I’m using maps to plan lessons more and more. This one is getting a bit out of hand with the links between topics!
Archive for the ‘Learning’ Category
Useful freeware mapping tool
“... why am I completely incapable of putting non-verbal marks on a page so they do the same? What neural channels are so blocked that my ducks don’t just look wonky, they look like scribbles? Why does eye-mind-hand work about as well in me as I contemplate a teacup or imagine a tree, as it [...]
Two articles from The Atlantic
Is Google Making Us Stupid by Nicholas CarrGet Smarter by Jamais Cascio
Both reference Proust and the Squid by Maryanne Wolf.
The crux of the problem. Active learning is known to be more effective than receiving information, but we don’t use the active tools in Moodle. Geoff Petty gives out a large number of handouts on the downloads page of his Web site. The pyramid above was found in the Word file called Active Learning Works, [...]
Diana Laurillard is professor of Learning with Digital Technologies at the London Knowledge Lab. Laurillard wrote a very influential book called Rethinking University Teaching, published by Routledge, second edition with updated examples and a few modifications was released in 2001. Roger Rist has provided a brief summary of the conversational model from which I [...]
A University teacher called Cath Ellis posted her 10 Commandments of e-learning on a blog. Clive Shepherd (a free lance e-learning specialist working for companies) picked up on that post and put forward his 10 principles. Cath is working from a model of e-learning that is discussion based, Clive (deliberately) took a contrasting view based [...]
Thanks to Geoff Rebbeck for telling us how PebblePad is used in his college. PebblePad is a rich system, so I should not have been so surprised that the way its being used at Thanet is so different to the way I’ve seen the system for assessed portfolios.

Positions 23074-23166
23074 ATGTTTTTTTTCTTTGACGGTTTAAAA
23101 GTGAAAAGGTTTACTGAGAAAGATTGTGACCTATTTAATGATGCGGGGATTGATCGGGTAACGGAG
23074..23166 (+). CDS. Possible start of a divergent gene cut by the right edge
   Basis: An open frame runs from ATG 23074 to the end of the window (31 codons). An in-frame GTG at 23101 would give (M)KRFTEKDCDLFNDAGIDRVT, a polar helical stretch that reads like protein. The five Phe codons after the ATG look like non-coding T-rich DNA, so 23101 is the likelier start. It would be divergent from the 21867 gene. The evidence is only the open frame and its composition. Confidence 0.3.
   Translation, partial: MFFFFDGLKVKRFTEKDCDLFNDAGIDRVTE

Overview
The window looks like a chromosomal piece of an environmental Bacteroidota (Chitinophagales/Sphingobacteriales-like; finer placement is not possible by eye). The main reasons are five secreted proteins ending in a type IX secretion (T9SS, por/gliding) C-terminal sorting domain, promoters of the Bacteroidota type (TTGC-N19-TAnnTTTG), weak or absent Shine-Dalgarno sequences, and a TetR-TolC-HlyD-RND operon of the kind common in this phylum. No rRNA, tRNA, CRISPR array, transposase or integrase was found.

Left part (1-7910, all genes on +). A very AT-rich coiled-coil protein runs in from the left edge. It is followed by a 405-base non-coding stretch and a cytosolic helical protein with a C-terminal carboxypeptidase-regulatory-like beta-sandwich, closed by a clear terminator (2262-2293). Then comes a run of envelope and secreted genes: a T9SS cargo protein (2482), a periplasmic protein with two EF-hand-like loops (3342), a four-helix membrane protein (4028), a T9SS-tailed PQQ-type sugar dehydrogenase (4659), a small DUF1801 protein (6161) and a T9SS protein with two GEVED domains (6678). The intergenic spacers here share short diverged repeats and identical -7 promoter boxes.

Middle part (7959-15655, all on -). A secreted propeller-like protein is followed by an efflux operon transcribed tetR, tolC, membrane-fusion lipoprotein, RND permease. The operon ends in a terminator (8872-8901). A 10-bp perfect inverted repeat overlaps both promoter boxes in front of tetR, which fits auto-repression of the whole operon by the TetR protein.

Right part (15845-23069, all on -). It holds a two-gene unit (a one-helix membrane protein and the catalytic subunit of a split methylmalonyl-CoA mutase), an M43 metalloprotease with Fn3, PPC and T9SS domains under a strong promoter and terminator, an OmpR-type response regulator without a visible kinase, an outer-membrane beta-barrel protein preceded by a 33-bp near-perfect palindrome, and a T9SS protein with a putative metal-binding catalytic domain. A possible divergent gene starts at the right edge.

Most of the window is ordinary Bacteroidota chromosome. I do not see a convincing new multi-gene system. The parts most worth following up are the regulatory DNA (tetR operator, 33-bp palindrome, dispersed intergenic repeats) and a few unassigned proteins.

If you do, then read Learning styles and pedagogy in post-16 learning
A systematic and critical review by Frank Coffield, David Moseley, Elaine Hall and Kathryn Ecclestone.
A group of them were building Excel spreadsheets into which they’d dump all the information they’d gathered about how each boss behaved: What potions affected it, what attacks it would use, with what damage, and when. Then they’d develop a mathematical model to explain how the boss worked—and to predict how to beat it.
From How [...]
Using illustrations to convey concepts can save time and can support students who have a visual orientation. Drawing a visual representation of a set of ideas or a process forces you to think in a different way compared with linear text. A project run by several Universities in Europe has resulted in the visual-literacy.org Web [...]
A school in Dagenham was loaned seventeen Summa 20 and six Divisumma 24 [calculators] in an experiment to teach maths. The Olivetti machines replaced log tables and slide rules for two groups of 11 to 15 year olds. The first group were given 2.5 hours tuition to learn multiplication. Whereas the second group were left [...]
It is that time of year again, teaching will be under way in a month or less. This photo makes me think about negotiating the ground rules with new classes of students (I’m a bit more liberal than the ‘manager’). I’ll need to add in some rules about using Moodle/e-mail as well, if only to [...]
What do we put in front of people’s eyes?
Staff development: some reasons why we need to get serious about online learning as well as the mouse clicking
Frank Coffield: Just Suppose Teaching and Learning Became the First Priority. Summer reading from the LSN.
Geoff Petty gives out a lot of Word files on his Web site. Useful.
New book about brain science aimed at business readers.
Useful book for when students ask ‘do you like mathematics?’
Feelings condition learning
Schon’s double loop and Kolb’s cycle